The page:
It’s a ritual observed by thousands of Canadians every day: brush, floss, gargle and spit. Rinsing with mouthwash doesn’t just provide a scrubbed, minty feeling; it’s good for our health, we’re told, curbing plaque and gingivitis (not to mention bad breath). Some brands even carry the Canadian Dental Association’s official seal. But this so-called healthy habit could be doing more harm than good. Australian researchers recently concluded that mouthwashes containing alcohol may contribute to oral cancer.
Tobacco use is the biggest risk factor for oral cancer, according to the Canadian Cancer Society. Combined with excessive drinking, it’s even more dangerous—a heavy smoker and drinker is up to 30 times more likely to develop it. Even so, “there’s a small group of patients who don’t seem to have any risk factors,” says Michael John McCullough, an associate professor at the Melbourne Dental School and one of the experts behind the report. “I noticed some were saying they’d used alcohol-containing mouthwashes over a long period of time.”
In the article, published in the Australian Dental Journal in December, McCullough and co-author Camile Farah conclude there is now “sufficient evidence” to suggest these mouthwashes are a contributing factor. Not only does alcohol seem to make the mouth’s cells more vulnerable to cancer-causing agents, McCullough says “its first breakdown product is acetaldehyde, a known human carcinogen.” While alcohol is mostly metabolized in the liver, they argue the breakdown process actually begins in the oral cavity. “Excessive mouthwash use, over a long period of time, will increase the amount of acetaldehyde in the mouth,” McCullough says.
His hypothesis is nothing new: experts have raised the possibility these mouthwashes could be a cancer risk for over two decades. A 2007 study in the American Journal of Epidemiology, for instance, concluded that daily mouthwash use was a risk factor for head and neck cancer, independent of tobacco or alcohol consumption (McCullough draws on this study in his paper). A 2008 study of patients in Brazil linked its daily use to oral cancer.
Many of the blue and green bottles on store shelves contain more alcohol than wine or beer. Scope Original Mint is 15 per cent alcohol, for example, while Listerine Fresh Burst—the company’s most popular mouthwash—is 22 per cent. Alcohol is included as a solvent for active ingredients and flavours, preservative, and antiseptic, says Melissa Karis of Procter & Gamble Canada. (Some, like Crest Pro-Health Rinse, do not contain alcohol.)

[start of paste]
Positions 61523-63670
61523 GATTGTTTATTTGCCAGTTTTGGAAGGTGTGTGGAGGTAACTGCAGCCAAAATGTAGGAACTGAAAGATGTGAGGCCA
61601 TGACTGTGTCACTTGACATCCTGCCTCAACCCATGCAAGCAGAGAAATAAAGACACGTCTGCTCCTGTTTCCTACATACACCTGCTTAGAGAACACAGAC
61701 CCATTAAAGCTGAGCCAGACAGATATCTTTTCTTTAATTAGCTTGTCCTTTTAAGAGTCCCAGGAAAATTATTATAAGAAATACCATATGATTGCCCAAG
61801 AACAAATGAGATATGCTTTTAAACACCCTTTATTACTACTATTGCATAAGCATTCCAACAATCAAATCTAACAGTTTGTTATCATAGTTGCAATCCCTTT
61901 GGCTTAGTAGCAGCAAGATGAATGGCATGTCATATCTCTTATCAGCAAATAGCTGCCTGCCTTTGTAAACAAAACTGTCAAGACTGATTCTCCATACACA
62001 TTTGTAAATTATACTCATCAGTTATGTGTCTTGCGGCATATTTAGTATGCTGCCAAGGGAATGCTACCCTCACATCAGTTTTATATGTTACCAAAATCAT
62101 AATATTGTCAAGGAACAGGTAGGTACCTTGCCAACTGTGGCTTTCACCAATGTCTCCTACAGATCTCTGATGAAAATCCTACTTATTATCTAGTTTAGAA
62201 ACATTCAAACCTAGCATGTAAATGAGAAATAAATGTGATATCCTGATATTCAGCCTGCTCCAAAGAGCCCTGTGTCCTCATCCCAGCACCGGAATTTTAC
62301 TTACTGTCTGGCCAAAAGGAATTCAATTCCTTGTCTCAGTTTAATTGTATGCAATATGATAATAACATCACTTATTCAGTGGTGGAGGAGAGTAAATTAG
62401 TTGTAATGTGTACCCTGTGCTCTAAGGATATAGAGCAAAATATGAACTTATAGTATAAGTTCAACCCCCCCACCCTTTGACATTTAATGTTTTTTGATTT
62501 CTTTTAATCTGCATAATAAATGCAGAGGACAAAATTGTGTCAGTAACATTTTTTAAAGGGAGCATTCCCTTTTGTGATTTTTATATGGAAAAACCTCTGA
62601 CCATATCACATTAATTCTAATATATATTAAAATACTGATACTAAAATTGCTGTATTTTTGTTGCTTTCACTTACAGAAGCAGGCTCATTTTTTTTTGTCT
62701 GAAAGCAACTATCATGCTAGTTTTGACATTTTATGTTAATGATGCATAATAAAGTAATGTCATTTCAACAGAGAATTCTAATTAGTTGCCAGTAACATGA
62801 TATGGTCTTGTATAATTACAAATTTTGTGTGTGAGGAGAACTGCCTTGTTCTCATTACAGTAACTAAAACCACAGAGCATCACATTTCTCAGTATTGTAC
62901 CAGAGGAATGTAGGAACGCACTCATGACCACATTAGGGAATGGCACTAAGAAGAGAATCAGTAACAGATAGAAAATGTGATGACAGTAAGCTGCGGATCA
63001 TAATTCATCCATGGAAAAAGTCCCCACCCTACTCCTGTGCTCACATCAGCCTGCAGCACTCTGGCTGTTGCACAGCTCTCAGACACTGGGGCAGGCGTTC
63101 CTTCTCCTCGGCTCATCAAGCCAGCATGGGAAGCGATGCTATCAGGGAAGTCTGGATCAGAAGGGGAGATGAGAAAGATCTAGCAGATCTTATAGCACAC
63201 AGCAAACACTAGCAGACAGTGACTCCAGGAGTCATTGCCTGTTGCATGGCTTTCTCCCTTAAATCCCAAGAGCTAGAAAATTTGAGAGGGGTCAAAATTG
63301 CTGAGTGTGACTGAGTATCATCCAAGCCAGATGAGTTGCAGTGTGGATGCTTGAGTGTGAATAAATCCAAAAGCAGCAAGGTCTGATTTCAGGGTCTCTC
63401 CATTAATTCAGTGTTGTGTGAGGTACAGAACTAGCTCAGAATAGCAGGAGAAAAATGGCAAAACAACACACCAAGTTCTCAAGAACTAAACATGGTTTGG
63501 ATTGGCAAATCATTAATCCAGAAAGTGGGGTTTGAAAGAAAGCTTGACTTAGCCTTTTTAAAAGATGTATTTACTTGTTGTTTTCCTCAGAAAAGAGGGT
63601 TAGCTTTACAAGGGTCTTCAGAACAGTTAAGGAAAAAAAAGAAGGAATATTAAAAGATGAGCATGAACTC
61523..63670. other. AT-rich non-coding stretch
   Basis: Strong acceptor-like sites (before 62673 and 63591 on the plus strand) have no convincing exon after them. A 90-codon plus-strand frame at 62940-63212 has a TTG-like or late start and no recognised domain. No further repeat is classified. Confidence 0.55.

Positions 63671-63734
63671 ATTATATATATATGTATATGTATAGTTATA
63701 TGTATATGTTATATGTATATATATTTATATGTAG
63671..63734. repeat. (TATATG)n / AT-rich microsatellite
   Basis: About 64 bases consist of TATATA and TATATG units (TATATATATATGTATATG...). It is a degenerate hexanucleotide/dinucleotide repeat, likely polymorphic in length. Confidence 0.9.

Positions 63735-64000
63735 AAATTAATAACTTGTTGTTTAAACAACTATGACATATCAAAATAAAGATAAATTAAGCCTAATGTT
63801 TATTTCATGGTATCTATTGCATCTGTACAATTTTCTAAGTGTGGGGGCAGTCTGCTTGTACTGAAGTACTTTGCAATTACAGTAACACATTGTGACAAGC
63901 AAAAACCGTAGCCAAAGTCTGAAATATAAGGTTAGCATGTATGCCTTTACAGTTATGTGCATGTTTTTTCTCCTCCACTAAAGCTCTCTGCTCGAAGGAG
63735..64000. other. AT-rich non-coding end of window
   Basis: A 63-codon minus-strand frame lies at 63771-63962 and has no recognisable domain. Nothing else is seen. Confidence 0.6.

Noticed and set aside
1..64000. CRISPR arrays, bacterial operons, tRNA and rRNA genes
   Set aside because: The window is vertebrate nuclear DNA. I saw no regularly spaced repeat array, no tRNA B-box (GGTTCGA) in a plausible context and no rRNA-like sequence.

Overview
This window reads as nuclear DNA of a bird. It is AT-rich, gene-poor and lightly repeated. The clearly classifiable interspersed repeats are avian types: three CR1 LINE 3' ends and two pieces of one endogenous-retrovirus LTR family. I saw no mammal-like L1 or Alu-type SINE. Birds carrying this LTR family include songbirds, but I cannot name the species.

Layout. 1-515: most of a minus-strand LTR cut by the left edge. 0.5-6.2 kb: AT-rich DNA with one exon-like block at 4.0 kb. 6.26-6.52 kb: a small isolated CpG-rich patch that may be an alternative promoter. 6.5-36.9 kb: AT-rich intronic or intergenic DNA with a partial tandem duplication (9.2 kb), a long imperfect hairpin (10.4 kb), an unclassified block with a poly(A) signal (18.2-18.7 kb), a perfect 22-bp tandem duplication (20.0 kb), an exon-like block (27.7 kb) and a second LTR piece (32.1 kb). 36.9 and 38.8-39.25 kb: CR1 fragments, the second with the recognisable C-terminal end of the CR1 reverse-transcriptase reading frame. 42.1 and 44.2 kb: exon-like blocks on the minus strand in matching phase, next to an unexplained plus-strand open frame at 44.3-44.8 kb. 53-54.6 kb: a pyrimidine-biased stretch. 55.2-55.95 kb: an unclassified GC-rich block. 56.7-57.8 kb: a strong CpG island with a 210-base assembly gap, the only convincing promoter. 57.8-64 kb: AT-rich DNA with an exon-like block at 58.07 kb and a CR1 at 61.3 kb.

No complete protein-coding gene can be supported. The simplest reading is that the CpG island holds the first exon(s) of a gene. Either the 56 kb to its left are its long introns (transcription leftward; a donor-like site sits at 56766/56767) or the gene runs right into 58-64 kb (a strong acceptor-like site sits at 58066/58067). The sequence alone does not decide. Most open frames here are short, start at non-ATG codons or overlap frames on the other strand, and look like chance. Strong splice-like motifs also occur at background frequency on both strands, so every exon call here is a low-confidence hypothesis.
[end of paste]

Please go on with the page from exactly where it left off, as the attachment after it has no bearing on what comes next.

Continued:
McCullough’s paper has been, to put it mildly, controversial. Soon after it was published, Laurence Walsh, a professor of dental science at the University of Queensland, fired back in a letter to the ADJ: “There is no doubt that the real villain in the oral cancer story is ingested alcohol from beverages.” Alcoholic drinks create “prolonged and repeated exposures,” while mouthwash is swished around the mouth for seconds only, he writes. Walsh also found several flaws in the 2007 study McCullough cites in his review, ranging from “inconsistent questionnaires” to limited data.
Sol Silverman, a professor of oral medicine at the University of California, San Francisco, believes alcohol-containing mouthwashes are safe for everyone except children and recovering alcoholics. Not only did the U.S. Food and Drug Administration take a look at them over 10 years ago; the theory that acetaldehyde is produced in the mouth is “speculation,” he says. Finally, he adds, the Australian paper was a review of previous research, and contains no new data.
Mouthwash makers have also moved to defend their product. Gerry Wright is senior director, regulatory affairs for Johnson & Johnson Inc., which manufactures Listerine, Canada’s leading brand. He calls Listerine “the most extensively tested mouthwash in the world, with over 30 well-controlled studies demonstrating its safety,” and notes that it’s been used “by over one billion people for more than 100 years.” Even the Australian Dental Association, publisher of the ADJ, quickly distanced itself from McCullough’s paper, and continues to give its Seal of Approval (which promotes oral health products to consumers) to several mouthwashes that contain alcohol. The Canadian and American Dental Associations do the same. The CDA’s committee on clinical and scientific affairs will take a closer look at the Australian review at a future meeting, says Euan Swan, the CDA’s manager of dental programs. For now, though, “if people are using an alcohol-based mouthwash, there’s no reason to stop.”
Others are not so sure. Dr. Martin Corsten is chairman of the department of otolaryngology at the Ottawa General Hospital. “I think it would be reasonable to avoid alcohol-containing mouthwashes, especially if you smoke,” he says. But Swan insists that old bathroom routine—brush, floss, gargle, spit—is perfectly safe: “I have Listerine at home, and I use it.”